Vice President Mike Pence had said Wednesday that the CDC would next week issue “a new set of tools, five different documents that will be giving even more clarity on the guidance going forward.” Documents, yes, new guidelines, no, Redfield told ABC’s “Good Morning America.” He also stressed that guidelines are not requirements.

“Our guidelines are our guidelines, but we are going to provide additional reference documents to basically aid communities in trying to open K-through-12s,” Redfield said. “It’s not a revision of the guidelines.”

Also Thursday, Trump again defended the nation’s booming number of coronavirus cases as a function of testing.

“For the 1/100th time, the reason we show so many

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Trump Trolled for Fourth of July Event Performer as Internet Recalls Obama’s Star Power

President Donald Trump is being trolled on Twitter after footage of a man singing a Bruno Mars song at his Fourth of July event at the White House was shared online.

Many of the president’s critics were quick to point out that former President Barack Obama had the real Bruno Mars perform at his Fourth of July party in 2015, calling it “a tale of two presidents.”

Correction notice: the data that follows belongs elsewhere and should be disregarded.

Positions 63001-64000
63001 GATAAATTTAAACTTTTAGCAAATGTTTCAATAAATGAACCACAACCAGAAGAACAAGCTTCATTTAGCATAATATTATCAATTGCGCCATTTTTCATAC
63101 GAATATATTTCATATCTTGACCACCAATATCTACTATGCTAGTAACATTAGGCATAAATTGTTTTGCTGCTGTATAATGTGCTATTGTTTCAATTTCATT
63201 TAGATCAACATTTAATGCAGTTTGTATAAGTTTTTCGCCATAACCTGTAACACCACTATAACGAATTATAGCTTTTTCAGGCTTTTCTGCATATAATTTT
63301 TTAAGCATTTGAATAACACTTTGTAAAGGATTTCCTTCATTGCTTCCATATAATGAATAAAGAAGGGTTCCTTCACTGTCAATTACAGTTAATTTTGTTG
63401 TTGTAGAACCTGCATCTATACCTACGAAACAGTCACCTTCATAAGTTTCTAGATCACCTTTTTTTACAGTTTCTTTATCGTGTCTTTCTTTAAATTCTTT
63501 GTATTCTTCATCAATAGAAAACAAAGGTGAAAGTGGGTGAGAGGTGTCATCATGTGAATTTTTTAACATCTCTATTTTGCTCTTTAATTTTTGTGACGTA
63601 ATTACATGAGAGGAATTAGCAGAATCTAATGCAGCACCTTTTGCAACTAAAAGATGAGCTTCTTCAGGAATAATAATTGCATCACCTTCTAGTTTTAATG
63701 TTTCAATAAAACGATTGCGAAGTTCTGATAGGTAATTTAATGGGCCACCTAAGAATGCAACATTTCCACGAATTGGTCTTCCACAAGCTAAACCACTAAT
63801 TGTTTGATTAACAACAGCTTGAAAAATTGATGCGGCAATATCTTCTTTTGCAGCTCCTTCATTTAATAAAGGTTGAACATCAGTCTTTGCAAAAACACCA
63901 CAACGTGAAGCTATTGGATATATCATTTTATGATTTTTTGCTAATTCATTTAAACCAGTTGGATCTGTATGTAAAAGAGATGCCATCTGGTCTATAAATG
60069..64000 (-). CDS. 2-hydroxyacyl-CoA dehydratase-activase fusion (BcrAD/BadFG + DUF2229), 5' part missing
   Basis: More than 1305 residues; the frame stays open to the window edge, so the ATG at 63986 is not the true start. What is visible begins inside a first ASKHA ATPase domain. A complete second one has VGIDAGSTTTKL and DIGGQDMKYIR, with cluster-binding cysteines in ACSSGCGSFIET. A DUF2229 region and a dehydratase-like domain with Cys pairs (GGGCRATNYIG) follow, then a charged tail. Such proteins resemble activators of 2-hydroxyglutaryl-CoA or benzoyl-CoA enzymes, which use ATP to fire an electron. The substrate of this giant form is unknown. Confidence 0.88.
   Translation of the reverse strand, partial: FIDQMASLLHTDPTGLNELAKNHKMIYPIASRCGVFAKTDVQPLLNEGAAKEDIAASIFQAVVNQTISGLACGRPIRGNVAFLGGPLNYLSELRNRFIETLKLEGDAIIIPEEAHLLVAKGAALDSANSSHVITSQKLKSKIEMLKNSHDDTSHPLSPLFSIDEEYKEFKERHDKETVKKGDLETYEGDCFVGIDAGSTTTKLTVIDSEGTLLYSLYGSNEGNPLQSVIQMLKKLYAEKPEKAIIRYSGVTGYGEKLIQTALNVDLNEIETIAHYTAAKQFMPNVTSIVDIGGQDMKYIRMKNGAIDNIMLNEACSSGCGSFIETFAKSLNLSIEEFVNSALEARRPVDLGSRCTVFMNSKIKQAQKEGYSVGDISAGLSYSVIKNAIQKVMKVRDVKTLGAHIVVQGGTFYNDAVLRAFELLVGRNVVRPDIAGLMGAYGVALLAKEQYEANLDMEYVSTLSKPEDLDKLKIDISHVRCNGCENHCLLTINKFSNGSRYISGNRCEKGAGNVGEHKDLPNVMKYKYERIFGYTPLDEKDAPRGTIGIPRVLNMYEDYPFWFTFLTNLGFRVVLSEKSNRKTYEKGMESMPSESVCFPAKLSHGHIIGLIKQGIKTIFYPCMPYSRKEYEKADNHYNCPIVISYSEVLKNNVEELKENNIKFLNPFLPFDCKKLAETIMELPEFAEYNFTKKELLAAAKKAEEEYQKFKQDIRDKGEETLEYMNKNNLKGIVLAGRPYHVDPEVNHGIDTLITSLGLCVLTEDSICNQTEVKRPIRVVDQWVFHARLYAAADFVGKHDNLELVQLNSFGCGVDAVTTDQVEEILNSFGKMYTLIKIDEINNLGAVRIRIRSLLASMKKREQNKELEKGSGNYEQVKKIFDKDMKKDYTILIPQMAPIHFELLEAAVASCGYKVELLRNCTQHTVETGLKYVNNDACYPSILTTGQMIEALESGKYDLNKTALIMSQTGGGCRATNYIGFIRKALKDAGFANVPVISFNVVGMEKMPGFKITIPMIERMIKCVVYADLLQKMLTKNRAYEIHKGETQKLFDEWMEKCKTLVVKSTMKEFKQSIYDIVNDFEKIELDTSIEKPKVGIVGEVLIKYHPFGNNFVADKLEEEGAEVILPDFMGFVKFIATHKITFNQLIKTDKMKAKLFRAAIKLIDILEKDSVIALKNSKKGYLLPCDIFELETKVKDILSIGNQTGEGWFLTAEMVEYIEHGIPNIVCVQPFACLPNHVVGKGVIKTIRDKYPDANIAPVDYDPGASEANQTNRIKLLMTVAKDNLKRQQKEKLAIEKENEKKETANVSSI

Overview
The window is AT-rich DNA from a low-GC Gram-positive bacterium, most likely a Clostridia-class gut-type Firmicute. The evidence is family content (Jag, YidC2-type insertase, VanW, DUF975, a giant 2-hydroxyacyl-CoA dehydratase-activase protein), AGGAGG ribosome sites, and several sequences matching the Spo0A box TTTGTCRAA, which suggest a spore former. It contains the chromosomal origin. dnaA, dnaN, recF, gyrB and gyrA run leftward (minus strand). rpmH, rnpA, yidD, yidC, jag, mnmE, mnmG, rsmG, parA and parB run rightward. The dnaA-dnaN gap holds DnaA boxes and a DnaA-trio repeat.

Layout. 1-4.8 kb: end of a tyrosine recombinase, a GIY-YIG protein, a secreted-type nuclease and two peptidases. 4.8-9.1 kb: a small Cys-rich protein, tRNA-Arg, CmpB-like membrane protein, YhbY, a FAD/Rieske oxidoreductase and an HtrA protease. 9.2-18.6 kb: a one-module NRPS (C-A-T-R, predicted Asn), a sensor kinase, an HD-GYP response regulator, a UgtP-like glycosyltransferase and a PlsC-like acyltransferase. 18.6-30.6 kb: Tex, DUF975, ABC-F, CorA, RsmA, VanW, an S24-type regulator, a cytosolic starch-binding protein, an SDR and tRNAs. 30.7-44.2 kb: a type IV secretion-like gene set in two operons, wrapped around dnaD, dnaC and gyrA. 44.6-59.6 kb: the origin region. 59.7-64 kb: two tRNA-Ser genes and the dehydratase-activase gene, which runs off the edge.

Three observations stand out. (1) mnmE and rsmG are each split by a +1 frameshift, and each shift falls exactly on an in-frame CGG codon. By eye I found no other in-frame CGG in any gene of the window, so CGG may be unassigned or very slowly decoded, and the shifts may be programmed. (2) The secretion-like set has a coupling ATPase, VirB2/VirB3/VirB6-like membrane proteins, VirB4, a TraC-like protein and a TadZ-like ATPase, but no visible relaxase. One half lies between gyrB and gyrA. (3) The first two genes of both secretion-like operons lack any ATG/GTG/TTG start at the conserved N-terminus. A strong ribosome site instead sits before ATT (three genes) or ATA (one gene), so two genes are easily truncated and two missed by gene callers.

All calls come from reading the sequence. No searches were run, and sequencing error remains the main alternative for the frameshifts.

“Perfect anology [sic] for the deterioration at the White House: 5 years ago the real Bruno Mars performed at the White House,” one user wrote on Twitter while retweeting the video of Trump’s celebration.

RELATED: Trump Claims ‘Left-Wing Cultural Revolution’ Wants to ‘End America’ in Divisive Mt. Rushmore Speech

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In the footage, the

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Trump Falsely Claims That 99% Of Coronavirus Cases Are ‘Totally Harmless’

President Trump made the claims during a speech on Independence Day

Donald Trump claimed without evidence during a speech at the White House that 99% of coronavirus cases “are totally harmless,” a claim that is not only dangerous but completely false according to experts.

“Now we have tested, almost 40 million people. By so doing, we show cases — 99% of which are totally harmless — results that no other country can show because no other country has testing that we have,” he said. “Not in terms of the numbers, or in terms of the quality,” he said, doubling down on his claim that an increase in cases is caused by increased testing.

According to Johns Hopkins University’s latest numbers, there have been more than 2.8 million cases of coronavirus in the U.S. and at least 132,000 have died. According to the CDC, approximately 35% of coronavirus cases are asymptomatic